Spending pipeline money

Dayton Wet Prairie in August

Dayton Wet Prairie in August

A broadband tower? My husband perked up when I told him that was on the list of possible projects the township was considering funding with the Enbridge pipeline guilt money.

The Enbridge money is a $15,000 grant to the township offered by the company that is plowing through our farms and gardens to update the pipeline that takes Alberta tarsand gook to the east coast and beyond. (Why does the pipeline dip down to the US side of the Great Lakes? Because the Canadians don’t want it.)

The only guideline for spending this tiny grant was that it was supposed to be for “environmental stewardship.” I didn’t see how broadband fit into that but, although I’d gotten myself on the committee to decide how the money should be spent, I hadn’t come up with any real ideas before the committee had its first meeting last evening. I thought I might even support a broadband tower if it came down to that. Better than cemetery improvement, which was another proposal.

I’d tried to get a local conservation group to bring ideas to the table. The group maintains a lovely wet blooming prairie on a dirt road a mile from our house. Wet blooming prairies are relatively rare. And fragile. You don’t want people tramping through, but I love walking the road and seeing the prairie at various times of the year. Now it’s moving into its loveliest stage of gold and purple and white blooms.


Swamp milkweed in the wet prairie

But the conservation people hadn’t followed up on my phone call and email. So I just brought up the prairie at the meeting, saying it was a rare treasure right here in the middle of our rural township that very few people even knew about. The township supervisor said he’d never been by to look at it. But everybody was interested.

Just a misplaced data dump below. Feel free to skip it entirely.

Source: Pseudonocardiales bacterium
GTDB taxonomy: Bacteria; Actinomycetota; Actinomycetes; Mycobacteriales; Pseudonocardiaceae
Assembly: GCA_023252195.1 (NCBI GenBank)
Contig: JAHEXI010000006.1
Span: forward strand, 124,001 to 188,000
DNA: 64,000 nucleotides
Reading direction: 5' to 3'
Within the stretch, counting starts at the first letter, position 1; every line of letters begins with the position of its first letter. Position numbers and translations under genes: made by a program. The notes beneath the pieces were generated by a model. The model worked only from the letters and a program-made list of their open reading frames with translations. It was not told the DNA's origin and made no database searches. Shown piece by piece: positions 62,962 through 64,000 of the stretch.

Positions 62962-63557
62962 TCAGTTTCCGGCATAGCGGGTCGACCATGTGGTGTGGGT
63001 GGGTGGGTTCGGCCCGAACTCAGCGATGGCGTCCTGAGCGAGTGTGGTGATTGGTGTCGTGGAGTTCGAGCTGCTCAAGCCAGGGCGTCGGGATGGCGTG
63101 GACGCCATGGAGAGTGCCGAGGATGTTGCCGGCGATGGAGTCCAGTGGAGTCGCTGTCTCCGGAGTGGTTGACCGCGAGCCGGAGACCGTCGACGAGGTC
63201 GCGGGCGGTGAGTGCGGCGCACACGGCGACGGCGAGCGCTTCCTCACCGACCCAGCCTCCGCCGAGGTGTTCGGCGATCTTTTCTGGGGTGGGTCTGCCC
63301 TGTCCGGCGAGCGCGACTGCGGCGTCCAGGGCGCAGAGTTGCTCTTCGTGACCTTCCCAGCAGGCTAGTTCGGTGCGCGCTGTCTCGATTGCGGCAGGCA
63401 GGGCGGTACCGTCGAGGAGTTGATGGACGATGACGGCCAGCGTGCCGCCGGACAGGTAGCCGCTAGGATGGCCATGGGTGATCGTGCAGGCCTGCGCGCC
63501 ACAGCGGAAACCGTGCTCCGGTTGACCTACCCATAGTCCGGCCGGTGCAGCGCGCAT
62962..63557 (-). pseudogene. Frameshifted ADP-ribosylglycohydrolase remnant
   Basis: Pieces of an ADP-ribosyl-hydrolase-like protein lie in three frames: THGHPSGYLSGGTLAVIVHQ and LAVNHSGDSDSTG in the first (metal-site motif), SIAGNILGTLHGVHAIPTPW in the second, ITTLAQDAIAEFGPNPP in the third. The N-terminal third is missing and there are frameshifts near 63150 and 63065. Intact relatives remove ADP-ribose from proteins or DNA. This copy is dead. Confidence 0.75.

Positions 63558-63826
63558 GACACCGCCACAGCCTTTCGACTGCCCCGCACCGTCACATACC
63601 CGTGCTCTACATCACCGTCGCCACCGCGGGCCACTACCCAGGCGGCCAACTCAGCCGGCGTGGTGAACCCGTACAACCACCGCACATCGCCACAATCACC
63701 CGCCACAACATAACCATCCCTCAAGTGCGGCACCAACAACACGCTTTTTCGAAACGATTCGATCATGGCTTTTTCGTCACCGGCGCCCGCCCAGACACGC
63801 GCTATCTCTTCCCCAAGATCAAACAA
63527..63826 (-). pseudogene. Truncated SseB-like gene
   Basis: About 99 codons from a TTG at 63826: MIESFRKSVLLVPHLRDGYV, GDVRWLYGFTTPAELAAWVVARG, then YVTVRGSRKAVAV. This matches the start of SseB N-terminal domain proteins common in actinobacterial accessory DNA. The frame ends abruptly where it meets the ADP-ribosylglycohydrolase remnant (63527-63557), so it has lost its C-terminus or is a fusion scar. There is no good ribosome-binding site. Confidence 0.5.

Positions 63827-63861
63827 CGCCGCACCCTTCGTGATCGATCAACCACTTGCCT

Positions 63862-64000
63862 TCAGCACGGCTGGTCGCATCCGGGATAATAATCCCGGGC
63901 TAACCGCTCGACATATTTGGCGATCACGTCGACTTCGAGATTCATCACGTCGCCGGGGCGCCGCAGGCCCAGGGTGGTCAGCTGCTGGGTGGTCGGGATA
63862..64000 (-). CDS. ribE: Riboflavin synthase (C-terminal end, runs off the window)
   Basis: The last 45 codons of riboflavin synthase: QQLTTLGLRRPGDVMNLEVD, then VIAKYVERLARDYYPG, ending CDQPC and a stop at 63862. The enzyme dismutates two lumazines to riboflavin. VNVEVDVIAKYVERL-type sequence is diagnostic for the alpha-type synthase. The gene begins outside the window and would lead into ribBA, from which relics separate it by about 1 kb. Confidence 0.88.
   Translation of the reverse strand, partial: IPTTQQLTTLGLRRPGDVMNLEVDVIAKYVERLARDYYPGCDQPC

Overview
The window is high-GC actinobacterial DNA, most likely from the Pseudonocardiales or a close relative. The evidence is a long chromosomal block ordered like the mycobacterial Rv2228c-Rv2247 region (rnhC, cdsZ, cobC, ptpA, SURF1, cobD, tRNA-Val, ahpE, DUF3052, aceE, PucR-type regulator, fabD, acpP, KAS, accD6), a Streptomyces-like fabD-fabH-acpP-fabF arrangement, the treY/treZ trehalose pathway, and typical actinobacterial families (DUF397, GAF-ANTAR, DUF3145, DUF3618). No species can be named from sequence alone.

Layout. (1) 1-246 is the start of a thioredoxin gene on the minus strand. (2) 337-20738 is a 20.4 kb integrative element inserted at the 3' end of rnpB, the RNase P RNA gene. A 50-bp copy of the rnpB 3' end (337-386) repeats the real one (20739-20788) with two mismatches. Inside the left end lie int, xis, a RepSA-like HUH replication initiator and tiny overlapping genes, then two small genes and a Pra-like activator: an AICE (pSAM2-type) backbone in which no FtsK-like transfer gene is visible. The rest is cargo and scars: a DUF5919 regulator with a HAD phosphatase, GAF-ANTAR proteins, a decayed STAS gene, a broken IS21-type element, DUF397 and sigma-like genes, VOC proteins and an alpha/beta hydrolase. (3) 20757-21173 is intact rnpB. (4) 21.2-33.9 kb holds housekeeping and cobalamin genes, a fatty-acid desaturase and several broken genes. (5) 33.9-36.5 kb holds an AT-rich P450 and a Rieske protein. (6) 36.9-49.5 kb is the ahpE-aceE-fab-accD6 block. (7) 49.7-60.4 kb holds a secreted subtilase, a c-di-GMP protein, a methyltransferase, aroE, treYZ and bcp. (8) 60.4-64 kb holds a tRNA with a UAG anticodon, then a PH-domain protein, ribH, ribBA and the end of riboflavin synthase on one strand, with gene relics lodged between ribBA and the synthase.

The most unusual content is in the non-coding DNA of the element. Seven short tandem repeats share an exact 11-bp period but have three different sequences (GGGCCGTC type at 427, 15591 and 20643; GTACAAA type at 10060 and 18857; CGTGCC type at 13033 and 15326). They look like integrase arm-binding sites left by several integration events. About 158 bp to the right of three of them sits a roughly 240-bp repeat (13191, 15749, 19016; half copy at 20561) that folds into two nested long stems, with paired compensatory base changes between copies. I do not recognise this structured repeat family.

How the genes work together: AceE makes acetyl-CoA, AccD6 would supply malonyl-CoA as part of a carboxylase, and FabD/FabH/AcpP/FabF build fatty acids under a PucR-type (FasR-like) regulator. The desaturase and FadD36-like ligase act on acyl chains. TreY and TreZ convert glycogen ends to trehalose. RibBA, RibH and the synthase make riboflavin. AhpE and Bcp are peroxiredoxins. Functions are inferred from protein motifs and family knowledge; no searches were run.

The brainstorming session ranged through a welcome sign for Bertrand Township, a new heat-exchange system for the township building, redbud trees along Redbud Trail, a new memorial for the fire station. The idea of a broadband tower was dismissed–not “environmental” enough, even though another township had used their grant for that. Sorry, Vic.

The idea of doing something with/for the wet prairie quickly rose to the top and stayed there. This rural township is politically and socially conservative. I was surprised that my fellow committee members–the Republican township supervisor, his assistant, a financial consultant, and a firefighter–were so enthusiastic about doing something truly “environmental” with the money. I promised to keep pursuing the conservation group for ideas about how we could team up.

The group doesn’t do much in our area–their work is mostly closer to Lake Michigan, where Chicago people have summer homes. I notice from the website that the three staff members all left high-powered jobs in Chicago to move to the tranquil dunes and woods of Southwest Michigan. I guess I should include myself in that category. We ex-Chicago people are not always beloved by the “locals.”

So when I spoke with the group’s outreach director this morning I emphasized how important it was to build good relations with the community and how nice it was to see some “local” enthusiasm for environmental preservation. She agreed. We talked about possibilities. She’ll get back to me.


The pipeline cometh

road work

“Road Work Ahead,” the signs say. They make their first appearance a mile and a half from our house in the woods.

I walk down to take a picture. The “Smile Ear to Ear” is for our nearby farmstand, where sweetcorn is also making a first appearance.

Smile. Be happy. A corridor marked with party flags has been laid out through another neighbor’s strawberry patch.


But this is not about our country roads, which are always in need of repair. It is not about parties or backyard festivities.

A mile farther east, the nature of the “road work,” the activities taking place in our neighbors’ backyards, becomes clearer.

A crane pokes up behind a flowerbed.


A ridge of dirt rises a few yards beyond the shade trees.


A “road” is being carved through cornfields.


The trucks, the heavy equipment, the port-a-potties, and the pipe show up another mile further to the east.